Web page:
56. Pintado, A.I.E.; Pinho, O.; Ferreira, I.M.P.L.V.O.; Pintado, M.M.E.; Gomes, A.M.P.; Malcata, F.X. Microbiological, biochemical and biogenic amine profiles of Terrincho cheese manufactured in several dairy farms. Int. Dairy J. 2008, 18, 631–640. [Google Scholar] [CrossRef]
  57. Reis Lima, M.J.; Santos, A.O.; Falcão, S.; Fontes, L.; Teixeira-Lemos, E.; Vilas-Boas, M.; Veloso, A.C.A.; Peres, A.M. Serra da Estrela cheese’s free amino acids profiles by UPLC-DAD-MS/MS and their application for cheese origin assessment. Food Res. Int. 2019, 126, 108729. [Google Scholar] [CrossRef][Green Version]
  58. Li, J.; Huang, Q.; Zheng, X.; Ge, Z.; Lin, K.; Zhang, D.; Chen, Y.; Wang, B.; Shi, X. Investigation of the Lactic Acid Bacteria in Kazak Cheese and Their Contributions to Cheese Fermentation. Front. Microbiol. 2020, 11, 228. [Google Scholar] [CrossRef] [PubMed]
  59. Zeppa, G.; Rolle, L. A study on organic acid, sugar and ketone contents in typical piedmont cheeses. Ital. J. Food Sci. 2008, 20, 127–139. [Google Scholar]
  60. McSweeney, P.L.H. Biochemistry of cheese ripening: Introduction and overview. Cheese Chem. Phys. Microbiol. 2004, 1, 347–360. [Google Scholar]
  61. Urbach, G. Contribution of lactic acid bacteria to flavour compound formation in dairy products. Int. Dairy J. 1995, 5, 877–903. [Google Scholar] [CrossRef]
  62. Bevilacqua, A.E.; Califano, A.N. Changes in organic acids during ripening of Port Salut Argentino cheese. Food Chem. 1992, 43, 345–349. [Google Scholar] [CrossRef]
  63. Garde, S.; Ávila, M.; Gaya, P.; Arias, R.; Nuñez, M. Sugars and organic acids in raw and pasteurized milk Manchego cheeses with different degrees of late blowing defect. Int. Dairy J. 2012, 25, 87–91. [Google Scholar] [CrossRef]
  64. Lues, J.F.R. Organic Acid and Residual Sugar Variation in a South African Cheddar Cheese and Possible Relationships with Uniformity. J. Food Compos. Anal. 2000, 13, 819–825. [Google Scholar] [CrossRef]
  65. Buffa, M.; Guamis, B.; Saldo, J.; Trujillo, A.J. Changes in organic acids during ripening of cheeses made from raw, pasteurized or high-pressure-treated goats’ milk. LWT Food Sci. Technol. 2004, 37, 247–253. [Google Scholar] [CrossRef]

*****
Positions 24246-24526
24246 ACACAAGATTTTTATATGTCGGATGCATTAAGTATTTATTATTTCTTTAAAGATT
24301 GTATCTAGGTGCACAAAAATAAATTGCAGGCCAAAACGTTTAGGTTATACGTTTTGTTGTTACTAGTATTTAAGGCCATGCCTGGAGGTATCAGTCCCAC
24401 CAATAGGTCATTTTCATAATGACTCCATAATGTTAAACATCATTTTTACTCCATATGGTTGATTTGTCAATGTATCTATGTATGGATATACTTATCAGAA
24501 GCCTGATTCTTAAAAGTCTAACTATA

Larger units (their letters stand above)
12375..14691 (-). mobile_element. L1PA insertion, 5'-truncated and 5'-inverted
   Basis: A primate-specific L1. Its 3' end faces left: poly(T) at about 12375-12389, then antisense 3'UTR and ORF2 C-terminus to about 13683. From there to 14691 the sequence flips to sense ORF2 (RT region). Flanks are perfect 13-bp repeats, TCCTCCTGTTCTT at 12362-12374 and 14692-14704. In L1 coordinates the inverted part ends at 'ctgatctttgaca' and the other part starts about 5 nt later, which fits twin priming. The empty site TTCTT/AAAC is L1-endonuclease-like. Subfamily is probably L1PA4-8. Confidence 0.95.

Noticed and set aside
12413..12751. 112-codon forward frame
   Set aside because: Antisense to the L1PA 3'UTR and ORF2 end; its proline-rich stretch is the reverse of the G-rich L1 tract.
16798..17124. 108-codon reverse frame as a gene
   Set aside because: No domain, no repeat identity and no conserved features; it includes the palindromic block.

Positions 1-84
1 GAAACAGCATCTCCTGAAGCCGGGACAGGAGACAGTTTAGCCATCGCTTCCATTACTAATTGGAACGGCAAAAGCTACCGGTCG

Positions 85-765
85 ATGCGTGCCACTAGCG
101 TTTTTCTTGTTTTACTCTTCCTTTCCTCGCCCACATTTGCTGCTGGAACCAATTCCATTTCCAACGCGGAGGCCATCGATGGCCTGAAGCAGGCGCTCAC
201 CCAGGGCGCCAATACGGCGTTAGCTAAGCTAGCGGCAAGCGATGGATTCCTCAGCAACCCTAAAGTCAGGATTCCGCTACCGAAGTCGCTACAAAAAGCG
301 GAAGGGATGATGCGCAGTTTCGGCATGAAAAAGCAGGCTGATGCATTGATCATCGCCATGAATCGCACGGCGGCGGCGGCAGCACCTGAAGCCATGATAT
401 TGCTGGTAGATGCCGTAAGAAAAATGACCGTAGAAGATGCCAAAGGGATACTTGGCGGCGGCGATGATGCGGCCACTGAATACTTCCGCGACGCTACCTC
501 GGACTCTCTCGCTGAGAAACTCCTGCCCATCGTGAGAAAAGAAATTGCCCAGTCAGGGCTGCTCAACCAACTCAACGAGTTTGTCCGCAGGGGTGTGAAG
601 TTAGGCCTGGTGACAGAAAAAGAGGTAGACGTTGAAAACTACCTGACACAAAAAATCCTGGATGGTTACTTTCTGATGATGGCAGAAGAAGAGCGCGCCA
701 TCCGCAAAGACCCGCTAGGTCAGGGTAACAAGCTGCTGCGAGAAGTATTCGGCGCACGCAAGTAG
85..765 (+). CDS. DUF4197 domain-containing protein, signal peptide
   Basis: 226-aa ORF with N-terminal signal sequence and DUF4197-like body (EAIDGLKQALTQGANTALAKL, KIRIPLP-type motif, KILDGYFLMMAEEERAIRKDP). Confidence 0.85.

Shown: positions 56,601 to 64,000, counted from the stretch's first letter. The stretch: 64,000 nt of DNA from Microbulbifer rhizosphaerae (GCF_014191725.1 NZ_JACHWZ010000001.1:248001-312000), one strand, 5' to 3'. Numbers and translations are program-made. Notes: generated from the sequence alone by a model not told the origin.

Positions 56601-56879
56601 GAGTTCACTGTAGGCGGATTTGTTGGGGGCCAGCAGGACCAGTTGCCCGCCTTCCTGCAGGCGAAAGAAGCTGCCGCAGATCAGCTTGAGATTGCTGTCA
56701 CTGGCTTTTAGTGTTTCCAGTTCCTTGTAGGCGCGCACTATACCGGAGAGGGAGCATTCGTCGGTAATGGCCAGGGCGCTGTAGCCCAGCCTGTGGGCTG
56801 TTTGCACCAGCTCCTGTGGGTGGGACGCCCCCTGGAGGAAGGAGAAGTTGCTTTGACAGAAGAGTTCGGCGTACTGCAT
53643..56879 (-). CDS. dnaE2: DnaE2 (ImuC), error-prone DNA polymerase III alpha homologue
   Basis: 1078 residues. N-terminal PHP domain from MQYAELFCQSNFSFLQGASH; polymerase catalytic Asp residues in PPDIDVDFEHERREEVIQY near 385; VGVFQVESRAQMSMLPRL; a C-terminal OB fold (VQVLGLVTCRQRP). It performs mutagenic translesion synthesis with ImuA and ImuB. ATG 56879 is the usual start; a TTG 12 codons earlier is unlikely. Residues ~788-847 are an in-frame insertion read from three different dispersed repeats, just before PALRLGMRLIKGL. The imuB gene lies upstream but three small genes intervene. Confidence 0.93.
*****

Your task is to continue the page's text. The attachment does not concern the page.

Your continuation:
66. Curioni, P.M.G.; Bosset, J.O. Key odorants in various cheese types as determined by gas chromatography-olfactometry. Int. Dairy J. 2002, 12, 959–984. [Google Scholar] [CrossRef]
  67. Majcher, M.A.; Goderska, K.; Pikul, J.; Jeleń, H.H. Changes in volatile, sensory and microbial profiles during preparation of smoked ewe cheese. J. Sci. Food Agric. 2011, 91, 1416–1423. [Google Scholar] [CrossRef]
  68. Sádecká, J.; Kolek, E.; Pangallo, D.; Valík, L.; Kuchta, T. Principal volatile odorants and dynamics of their formation during the production of May Bryndza cheese. Food Chem. 2014, 150, 301–306. [Google Scholar] [CrossRef] [PubMed]
  69. Delgado-Martínez, F.J.; Carrapiso, A.I.; Contador, R.; Ramírez, M.R. Volatile compounds and sensory changes after high pressure processing of mature “Torta del Casar” (raw ewe’s milk cheese) during refrigerated storage. Innov. Food Sci. Emerg. Technol. 2019, 52, 34–41. [Google Scholar] [CrossRef]
  70. Barron, L.J.R.; Redondo, Y.; Flanagan, C.E.; Pérez-Elortondo, F.J.; Albisu, M.; Nájera, A.I.; de Renobales, M.; Fernández-García, E. Comparison of the volatile composition and sensory characteristics of Spanish PDO cheeses manufactured from ewes’ raw milk and animal rennet. Int. Dairy J. 2005, 15, 371–382. [Google Scholar] [CrossRef]
  71. Ferreira, I.M.P.L.V.O.; Pinho, O.; Sampaio, P. Volatile fraction of DOP “Castelo Branco” cheese: Influence of breed. Food Chem. 2009, 112, 1053–1059. [Google Scholar] [CrossRef]
  72. Guler, Z. Quantification of free fatty acids and flavour characteristics of Kasar cheeses. J. Food Lipids 2005, 12, 209–221. [Google Scholar] [CrossRef]
  73. Pinho, O.; Ferreira, I.M.P.L.V.O.; Ferreira, M.A. Solid-phase microextraction in combination with GC/MS for quantification of the major volatile free fatty acids in ewe cheese. Anal. Chem. 2002, 74, 5199–5204. [Google Scholar] [CrossRef]